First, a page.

- The Washington Times - Friday, September 22, 2000

The Department of Energy (DOE) reports that low-income families spend an average of 14 percent of their yearly income to heat and cool their homes. Until reform hits the utilities industry, you pretty much can't shop around for a better price on energy. The only thing you can do is cut back use or use energy-saving measures around the house, such as adding insulation, sealing windows and caulking around doors.
To help reduce the burden of these costs, DOE has developed the Weatherization Assistance Program (WAP). WAP reduces heating and cooling costs for low-income families particularly the elderly, persons with disabilities and children. The program has provided weatherization for more than 5 million homes since its inception in 1976.
WAP works simply. States receive DOE grants and then award that money to local agencies, usually community action agencies or other nonprofit or governmental organizations, to perform the actual weatherization services.
The process is simple as well. After an application has been submitted, a professional team conducts a computerized energy audit using advanced diagnostic equipment to identify energy-saving measures that are cost-effective or essential for health and safety. Then a crew comes in to weatherize the dwelling.
The energy-saving measures may include installing insulation and ventilation fans, heating and cooling tune-ups and modifications and replacement of heating/ cooling units for energy efficiency and safety.
An education program instructs occupants about the proper use and maintenance of installed weatherization measures. These services are available for single-family homes, multifamily dwellings and mobile homes whether the client owns or rents the structure. DOE reports that the energy-cost savings per household often runs between 25 percent and 30 percent.
The funding for the WAP outreach is a mixture of government and private monies. Federal funds come from DOE's appropriation and the Low-Income Home Energy Assistance Program (LIHEAP) block grant. The remainder of the funds come from utility companies, states and other sources.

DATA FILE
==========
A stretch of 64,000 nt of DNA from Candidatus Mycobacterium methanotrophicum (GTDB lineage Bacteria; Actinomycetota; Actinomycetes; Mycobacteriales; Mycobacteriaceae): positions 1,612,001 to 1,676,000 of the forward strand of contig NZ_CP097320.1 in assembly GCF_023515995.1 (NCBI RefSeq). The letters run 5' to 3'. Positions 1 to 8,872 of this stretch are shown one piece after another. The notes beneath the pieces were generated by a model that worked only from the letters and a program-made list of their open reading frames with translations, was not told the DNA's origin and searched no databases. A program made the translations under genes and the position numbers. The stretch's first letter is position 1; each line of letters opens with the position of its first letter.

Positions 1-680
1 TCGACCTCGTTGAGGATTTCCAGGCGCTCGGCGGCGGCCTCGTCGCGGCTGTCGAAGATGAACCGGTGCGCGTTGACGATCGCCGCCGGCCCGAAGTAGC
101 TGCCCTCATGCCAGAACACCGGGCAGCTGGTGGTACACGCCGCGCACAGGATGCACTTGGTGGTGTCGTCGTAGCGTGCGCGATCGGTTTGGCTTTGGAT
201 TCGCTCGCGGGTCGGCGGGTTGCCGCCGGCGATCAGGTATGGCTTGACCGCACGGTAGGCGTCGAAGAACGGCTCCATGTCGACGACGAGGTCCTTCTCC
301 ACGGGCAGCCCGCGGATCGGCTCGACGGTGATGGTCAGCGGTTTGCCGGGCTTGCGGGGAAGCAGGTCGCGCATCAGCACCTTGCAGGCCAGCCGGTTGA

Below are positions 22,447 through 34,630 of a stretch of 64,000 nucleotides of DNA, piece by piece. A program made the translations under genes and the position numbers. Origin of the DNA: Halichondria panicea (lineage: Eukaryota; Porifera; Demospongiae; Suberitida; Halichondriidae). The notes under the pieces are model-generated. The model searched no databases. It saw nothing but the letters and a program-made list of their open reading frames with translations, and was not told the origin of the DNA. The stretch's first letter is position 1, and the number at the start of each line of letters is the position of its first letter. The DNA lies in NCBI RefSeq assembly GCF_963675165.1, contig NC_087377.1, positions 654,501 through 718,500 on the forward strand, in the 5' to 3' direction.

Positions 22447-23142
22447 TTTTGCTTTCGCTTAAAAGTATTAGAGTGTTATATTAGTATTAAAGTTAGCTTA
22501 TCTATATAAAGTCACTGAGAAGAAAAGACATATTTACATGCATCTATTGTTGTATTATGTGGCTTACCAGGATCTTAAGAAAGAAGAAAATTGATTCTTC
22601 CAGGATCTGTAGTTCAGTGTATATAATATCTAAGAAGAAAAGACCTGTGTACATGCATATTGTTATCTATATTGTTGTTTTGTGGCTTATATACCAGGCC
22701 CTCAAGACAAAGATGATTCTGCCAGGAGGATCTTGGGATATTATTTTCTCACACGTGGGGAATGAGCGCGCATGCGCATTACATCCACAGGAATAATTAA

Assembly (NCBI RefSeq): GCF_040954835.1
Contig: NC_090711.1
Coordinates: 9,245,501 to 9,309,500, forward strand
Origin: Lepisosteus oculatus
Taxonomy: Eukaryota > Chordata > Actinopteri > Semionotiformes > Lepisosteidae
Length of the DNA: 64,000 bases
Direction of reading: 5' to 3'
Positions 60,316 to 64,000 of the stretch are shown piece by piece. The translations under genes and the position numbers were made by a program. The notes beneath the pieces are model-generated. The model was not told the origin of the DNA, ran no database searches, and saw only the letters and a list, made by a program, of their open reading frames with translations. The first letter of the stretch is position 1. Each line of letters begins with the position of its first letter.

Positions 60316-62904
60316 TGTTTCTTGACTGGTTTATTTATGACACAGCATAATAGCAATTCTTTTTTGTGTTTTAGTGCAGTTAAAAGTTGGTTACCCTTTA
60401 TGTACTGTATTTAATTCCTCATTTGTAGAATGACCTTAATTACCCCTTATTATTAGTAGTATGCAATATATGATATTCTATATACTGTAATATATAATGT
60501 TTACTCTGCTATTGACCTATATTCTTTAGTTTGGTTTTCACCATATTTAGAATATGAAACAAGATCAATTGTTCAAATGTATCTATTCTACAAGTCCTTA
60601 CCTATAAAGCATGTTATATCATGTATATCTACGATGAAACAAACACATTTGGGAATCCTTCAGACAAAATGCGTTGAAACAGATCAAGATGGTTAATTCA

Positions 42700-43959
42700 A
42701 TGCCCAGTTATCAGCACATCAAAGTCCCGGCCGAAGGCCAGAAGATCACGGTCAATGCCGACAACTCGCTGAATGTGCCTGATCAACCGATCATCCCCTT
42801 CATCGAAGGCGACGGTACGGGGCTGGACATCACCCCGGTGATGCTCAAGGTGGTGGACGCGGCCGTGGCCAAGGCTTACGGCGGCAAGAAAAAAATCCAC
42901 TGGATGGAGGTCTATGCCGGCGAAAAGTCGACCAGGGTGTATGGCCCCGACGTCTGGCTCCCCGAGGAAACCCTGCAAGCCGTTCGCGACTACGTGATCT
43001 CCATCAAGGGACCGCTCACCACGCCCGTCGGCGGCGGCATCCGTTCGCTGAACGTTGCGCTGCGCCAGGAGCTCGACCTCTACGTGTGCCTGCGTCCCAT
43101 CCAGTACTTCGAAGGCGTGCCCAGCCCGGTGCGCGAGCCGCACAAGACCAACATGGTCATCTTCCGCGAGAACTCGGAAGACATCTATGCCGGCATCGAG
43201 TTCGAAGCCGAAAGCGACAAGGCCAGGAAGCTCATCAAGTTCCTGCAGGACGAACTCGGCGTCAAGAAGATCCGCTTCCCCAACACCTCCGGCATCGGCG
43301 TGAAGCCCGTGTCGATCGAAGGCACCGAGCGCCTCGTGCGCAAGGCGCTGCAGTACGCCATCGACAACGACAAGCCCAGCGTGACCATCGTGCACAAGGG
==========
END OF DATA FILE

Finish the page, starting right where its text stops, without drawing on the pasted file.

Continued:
To qualify, applicants must fit into the following profile: Any household at or below the higher of the federal poverty level or 60 percent of the state median income qualifies.
The DOE Web site provides information on eligibility for the program:
"Whether you own or rent, live in a single-family home, multifamily housing complex or a mobile home, you can apply for assistance. If you rent, you must get written permission from your landlord before weatherization services can be performed. Preference is given to persons over 60, persons with disabilities, and, in some cases, children. If you receive Supplemental Security Income (SSI) and/or Aid to Families with Dependent Children (AFDC), you are automatically eligible. You may also be eligible for assistance if your income falls within the federally established income guidelines."
The financial guidelines are based on size of family and income range.
For more information, click on the DOE's Web site for Energy Efficiency and Renewable Energy Network or contact the participating energy or housing office in your area. Unfortunately, the program details are well hidden on the Web site, so here's the unabridged link to the program: https://www.eren.doe.gov/ buildings/ weatherization_assistance/.
District of Columbia: District of Columbia Energy Office, 2000 14th St. NW, Suite 300E, Washington, D.C. 20009. Phone: 202/673-6700. E-mail: [email protected]
Maryland: Maryland Department of Housing and Community Development, 100 Community Place, Crownsville, Md. 21032-2023. Phone:410/514-7244.
Virginia: Virginia Department of Housing and Community Development, 501 N. Second St., Richmond, Va. 23219-1321. Phone: 804/371-7128. E-mail: [email protected]
If you're looking for more information on making your home more energy efficient, check these resources:
The National Association of Community Service Programs (NASCSP) (www.waptac.org): This site provides information on how to administer WAP, a reference library for state-of-the-art energy technologies, and contact with WAP offices throughout the country. The group's address is 444 North Capitol St. NW, Suite 221, Washington, D.C. 20001. Phone: 202/624-5866. E-mail: [email protected]
Affordable Comfort Inc. (www.affordablecomfort.org): A not-for-profit educational service organization that promotes energy and resource efficiency, comfort, health, safety, affordability and durability in buildings, focusing on buildings in which people live and the people who live in them.
The Utility Connection (www.utilityconnection.com): Provides links to electric, gas, water and waste-water utilities along with utility associations, organizations, news, magazines and related state and federal regulatory and information sites.
The Energy Efficient Building Association Inc. (www.eeba.org): An international nonprofit group dedicated to fostering energy-efficient design and construction and environmentally responsible development practices that provide quality living environments.
M. Anthony Carr has written about real estate issues for 11 years. Direct comments to 8411 Arlington Blvd., Fairfax, Va. 22031; or by e-mail to [email protected]

Copyright © 2018 The Washington Times, LLC. Click here for reprint permission.

The Washington Times Comment Policy

The Washington Times welcomes your comments on Spot.im, our third-party provider. Please read our Comment Policy before commenting.


Click to Read More and View Comments

Click to Hide